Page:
Oil: Arab producers' trump card in crisis 
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Oil: Arab producers’ trump card in crisis 




All Arab oil-producing countries are taking advantage of current prices. Arab producing countries will strengthen the conventional energy industry to benefit from high demand.

In the current Ukrainian crisis, Arab countries producing conventional energy (oil and gas) have found an opportunity to improve the oil and crude industry, in conjunction with large price rises.

The price of a barrel of oil in current week transactions climbed to a peak of 14 years, at an average of $138, before settling at an average of $132.

Natural gas prices rose to more than $3200 per thousand cubic meters, the highest level in the sector’s history.

The Arab countries producing oil in commercial quantities are Algeria, Bahrain, Iraq, Kuwait, Libya, Qatar, the Sultanate of Oman, Saudi Arabia and the United Arab Emirates.

The natural gas producing countries in the region are Qatar (the world’s largest exporter of liquefied gas), Algeria, Saudi Arabia and the United Arab Emirates, while Iraq recently began to focus on the natural gas sector.

According to Bloomberg, a country like Qatar needs a $44 barrel of oil to balance without a deficit, while Saudi Arabia $72.4 and Kuwait $65.3.

Bahrain requires a barrel price of $106.6, Emirates $66.8, Iraq $64.2, Algeria $116.6 and Sultanate of Oman $60.5.

With oil prices above $130, all the oil-producing Arab States see the current situation as an ideal time to strengthen their public finances and to fill any deficiencies caused by the prices of the past eight years.

Saudi Arabia produces an average of 10.2 million barrels per day, Qatar about 700 thousand, Kuwait 2.6 million, Bahrain 350 Alpha, the UAE 3.5 million, Iraq 4.4 million, Algeria and Oman 1 million barrels each.

Continual rise:

Global investment banks were likely to continue rising oil prices, with Goldman Sachs forecasting $150 a barrel in the next three months, while Russia predicted that any oil embargo would mean a barrel price of $300.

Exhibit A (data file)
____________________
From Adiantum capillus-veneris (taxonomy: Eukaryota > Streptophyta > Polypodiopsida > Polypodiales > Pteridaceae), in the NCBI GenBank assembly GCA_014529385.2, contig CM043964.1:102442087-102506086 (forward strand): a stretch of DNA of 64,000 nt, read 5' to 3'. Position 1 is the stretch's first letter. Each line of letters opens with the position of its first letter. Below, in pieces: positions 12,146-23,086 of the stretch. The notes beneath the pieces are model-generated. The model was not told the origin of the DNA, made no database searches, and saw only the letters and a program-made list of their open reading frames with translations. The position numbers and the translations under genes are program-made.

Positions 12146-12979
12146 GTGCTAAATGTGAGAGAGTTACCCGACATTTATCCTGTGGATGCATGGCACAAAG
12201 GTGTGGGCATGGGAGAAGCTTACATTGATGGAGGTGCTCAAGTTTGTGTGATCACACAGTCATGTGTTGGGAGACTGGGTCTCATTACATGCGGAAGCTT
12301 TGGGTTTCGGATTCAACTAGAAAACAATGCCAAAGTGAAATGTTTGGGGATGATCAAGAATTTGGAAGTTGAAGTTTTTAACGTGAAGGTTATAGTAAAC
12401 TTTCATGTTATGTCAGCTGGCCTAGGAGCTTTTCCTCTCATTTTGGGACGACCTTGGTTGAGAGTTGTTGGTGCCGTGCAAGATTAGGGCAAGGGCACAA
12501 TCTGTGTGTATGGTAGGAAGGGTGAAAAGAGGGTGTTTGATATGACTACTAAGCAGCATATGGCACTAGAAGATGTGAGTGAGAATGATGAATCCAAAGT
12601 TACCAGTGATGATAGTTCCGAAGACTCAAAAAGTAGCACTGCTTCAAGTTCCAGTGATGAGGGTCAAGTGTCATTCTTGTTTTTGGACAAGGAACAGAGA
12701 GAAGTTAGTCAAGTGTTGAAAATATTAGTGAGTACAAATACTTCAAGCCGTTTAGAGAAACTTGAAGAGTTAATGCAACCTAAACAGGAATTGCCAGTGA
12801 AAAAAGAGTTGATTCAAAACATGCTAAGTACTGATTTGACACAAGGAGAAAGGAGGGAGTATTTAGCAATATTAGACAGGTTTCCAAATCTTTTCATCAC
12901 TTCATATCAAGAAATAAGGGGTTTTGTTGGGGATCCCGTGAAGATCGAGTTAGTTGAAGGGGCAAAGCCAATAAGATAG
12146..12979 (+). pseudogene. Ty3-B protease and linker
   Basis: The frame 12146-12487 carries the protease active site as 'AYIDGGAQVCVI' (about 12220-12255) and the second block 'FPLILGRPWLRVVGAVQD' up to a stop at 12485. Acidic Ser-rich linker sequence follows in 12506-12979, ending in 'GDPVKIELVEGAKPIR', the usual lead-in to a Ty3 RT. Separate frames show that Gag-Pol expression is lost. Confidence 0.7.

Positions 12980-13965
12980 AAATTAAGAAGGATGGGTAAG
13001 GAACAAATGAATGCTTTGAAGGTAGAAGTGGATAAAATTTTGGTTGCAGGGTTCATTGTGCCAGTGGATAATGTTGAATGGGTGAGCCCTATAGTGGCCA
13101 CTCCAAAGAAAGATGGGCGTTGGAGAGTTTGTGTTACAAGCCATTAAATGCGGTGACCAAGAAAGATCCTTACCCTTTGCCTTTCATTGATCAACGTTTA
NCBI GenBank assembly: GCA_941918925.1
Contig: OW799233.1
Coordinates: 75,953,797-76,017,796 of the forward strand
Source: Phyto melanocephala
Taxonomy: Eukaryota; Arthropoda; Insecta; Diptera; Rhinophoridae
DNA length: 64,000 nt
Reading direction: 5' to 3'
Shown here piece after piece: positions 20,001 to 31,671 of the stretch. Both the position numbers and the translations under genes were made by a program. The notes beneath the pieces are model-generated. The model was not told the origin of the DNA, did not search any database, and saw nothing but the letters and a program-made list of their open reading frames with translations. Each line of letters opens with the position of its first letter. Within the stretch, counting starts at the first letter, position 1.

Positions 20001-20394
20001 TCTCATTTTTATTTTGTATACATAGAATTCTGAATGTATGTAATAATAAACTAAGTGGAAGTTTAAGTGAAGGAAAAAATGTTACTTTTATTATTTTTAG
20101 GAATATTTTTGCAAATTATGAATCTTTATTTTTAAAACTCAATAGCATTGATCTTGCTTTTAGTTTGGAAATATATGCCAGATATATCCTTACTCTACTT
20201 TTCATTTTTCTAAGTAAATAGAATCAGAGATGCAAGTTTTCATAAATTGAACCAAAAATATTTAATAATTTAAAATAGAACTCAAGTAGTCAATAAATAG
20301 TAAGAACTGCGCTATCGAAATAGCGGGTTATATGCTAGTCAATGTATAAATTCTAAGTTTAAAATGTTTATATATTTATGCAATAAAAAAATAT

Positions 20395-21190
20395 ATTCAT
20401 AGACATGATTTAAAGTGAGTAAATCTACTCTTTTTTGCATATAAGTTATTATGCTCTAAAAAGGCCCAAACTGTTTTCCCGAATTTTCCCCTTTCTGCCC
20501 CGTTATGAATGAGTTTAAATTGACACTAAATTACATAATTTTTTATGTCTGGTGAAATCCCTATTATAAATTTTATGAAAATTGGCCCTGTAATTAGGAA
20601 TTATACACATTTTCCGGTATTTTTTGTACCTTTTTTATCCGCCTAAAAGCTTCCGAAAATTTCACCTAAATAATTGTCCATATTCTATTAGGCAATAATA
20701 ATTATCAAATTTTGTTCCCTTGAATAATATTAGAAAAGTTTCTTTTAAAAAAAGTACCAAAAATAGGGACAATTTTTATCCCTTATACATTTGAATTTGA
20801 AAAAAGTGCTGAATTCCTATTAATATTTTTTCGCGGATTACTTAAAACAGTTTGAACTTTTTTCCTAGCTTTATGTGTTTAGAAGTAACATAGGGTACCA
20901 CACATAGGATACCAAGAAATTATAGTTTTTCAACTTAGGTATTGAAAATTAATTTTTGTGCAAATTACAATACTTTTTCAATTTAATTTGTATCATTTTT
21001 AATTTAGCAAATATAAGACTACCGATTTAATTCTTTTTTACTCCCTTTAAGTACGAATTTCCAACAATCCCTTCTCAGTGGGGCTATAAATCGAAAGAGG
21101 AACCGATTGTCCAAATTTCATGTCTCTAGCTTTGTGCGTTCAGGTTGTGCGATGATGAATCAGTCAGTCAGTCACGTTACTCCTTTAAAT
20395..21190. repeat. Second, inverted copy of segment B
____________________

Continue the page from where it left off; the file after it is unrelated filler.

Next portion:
Indeed, the United States announced a ban on Russian oil from entering the country, and the same decision was followed by Britain in two separate statements.

JPMorgan Says $185 Oil Is in View If Russian Supply Hit Persists, adding that 66 per cent of Russian oil is currently struggling to find buyers.

The supply shock was so large in the short term that oil prices needed to reach and survive on $120 per barrel several months, assuming there would be no immediate return of Iranian crude.

Standard levels

Ahmed Hassan Karam, an analyst on world oil markets, said prices had reached record levels because of the aftermath of the Russian-Ukrainian War and Western economic sanctions against Russia.

Karam explained that prices had received strong support, owing to the delay in the completion of the Iranian nuclear talks and, consequently, the delay in the possible return of Iranian crude to markets.

The ban on Russian oil from markets, without alternatives, would create a large supply gap and push prices further up.

Weak supply

For his part, Kuwaiti oil analyst Khaled Bodi says that Russia currently accounts for about 12 per cent of the world’s already poor oil supply.

Bode considered that the Russian oil embargo would be a shock to markets in the absence of alternatives, explaining that the production capacity of OPEC + members was not ready enough to increase production.

Some OPEC members had the capacity to increase production, such as Saudi Arabia, the Emirates, Kuwait and Iraq, but not in large quantities that could meet the projected supply deficit.

U.S. President Joe Biden has called on the Organization of Petroleum Exporting Countries (OPEC) to increase production to fill the potential energy supply gap from Russia, which leads ten producers outside OPEC within the OPEC + oil alliance.